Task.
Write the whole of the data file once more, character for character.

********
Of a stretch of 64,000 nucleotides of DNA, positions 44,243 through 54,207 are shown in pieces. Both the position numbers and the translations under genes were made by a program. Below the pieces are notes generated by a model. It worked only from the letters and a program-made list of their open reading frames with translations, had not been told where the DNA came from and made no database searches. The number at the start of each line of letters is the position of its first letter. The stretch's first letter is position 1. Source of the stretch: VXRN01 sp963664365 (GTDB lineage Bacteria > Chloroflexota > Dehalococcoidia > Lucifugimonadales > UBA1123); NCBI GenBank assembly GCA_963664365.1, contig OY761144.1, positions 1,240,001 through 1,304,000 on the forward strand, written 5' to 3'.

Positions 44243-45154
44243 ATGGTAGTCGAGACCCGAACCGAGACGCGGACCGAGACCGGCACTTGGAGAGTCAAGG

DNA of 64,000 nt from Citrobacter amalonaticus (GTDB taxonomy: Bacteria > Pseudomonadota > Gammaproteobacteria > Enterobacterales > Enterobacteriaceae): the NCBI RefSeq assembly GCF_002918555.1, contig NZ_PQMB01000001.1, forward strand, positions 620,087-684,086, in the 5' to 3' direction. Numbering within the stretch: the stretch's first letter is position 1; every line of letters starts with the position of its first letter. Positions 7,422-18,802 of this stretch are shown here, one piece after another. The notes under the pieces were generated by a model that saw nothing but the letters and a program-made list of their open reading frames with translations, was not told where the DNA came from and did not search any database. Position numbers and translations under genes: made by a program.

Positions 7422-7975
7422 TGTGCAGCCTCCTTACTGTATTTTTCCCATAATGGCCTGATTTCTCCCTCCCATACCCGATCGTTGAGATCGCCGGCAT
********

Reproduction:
Of a stretch of 64,000 nucleotides of DNA, positions 44,243 through 54,207 are shown in pieces. Both the position numbers and the translations under genes were made by a program. Below the pieces are notes generated by a model. It worked only from the letters and a program-made list of their open reading frames with translations, had not been told where the DNA came from and made no database searches. The number at the start of each line of letters is the position of its first letter. The stretch's first letter is position 1. Source of the stretch: VXRN01 sp963664365 (GTDB lineage Bacteria > Chloroflexota > Dehalococcoidia > Lucifugimonadales > UBA1123); NCBI GenBank assembly GCA_963664365.1, contig OY761144.1, positions 1,240,001 through 1,304,000 on the forward strand, written 5' to 3'.

Positions 44243-45154
44243 ATGGTAGTCGAGACCCGAACCGAGACGCGGACCGAGACCGGCACTTGGAGAGTCAAGG

DNA of 64,000 nt from Citrobacter amalonaticus (GTDB taxonomy: Bacteria > Pseudomonadota > Gammaproteobacteria > Enterobacterales > Enterobacteriaceae): the NCBI RefSeq assembly GCF_002918555.1, contig NZ_PQMB01000001.1, forward strand, positions 620,087-684,086, in the 5' to 3' direction. Numbering within the stretch: the stretch's first letter is position 1; every line of letters starts with the position of its first letter. Positions 7,422-18,802 of this stretch are shown here, one piece after another. The notes under the pieces were generated by a model that saw nothing but the letters and a program-made list of their open reading frames with translations, was not told where the DNA came from and did not search any database. Position numbers and translations under genes: made by a program.

Positions 7422-7975
7422 TGTGCAGCCTCCTTACTGTATTTTTCCCATAATGGCCTGATTTCTCCCTCCCATACCCGATCGTTGAGATCGCCGGCAT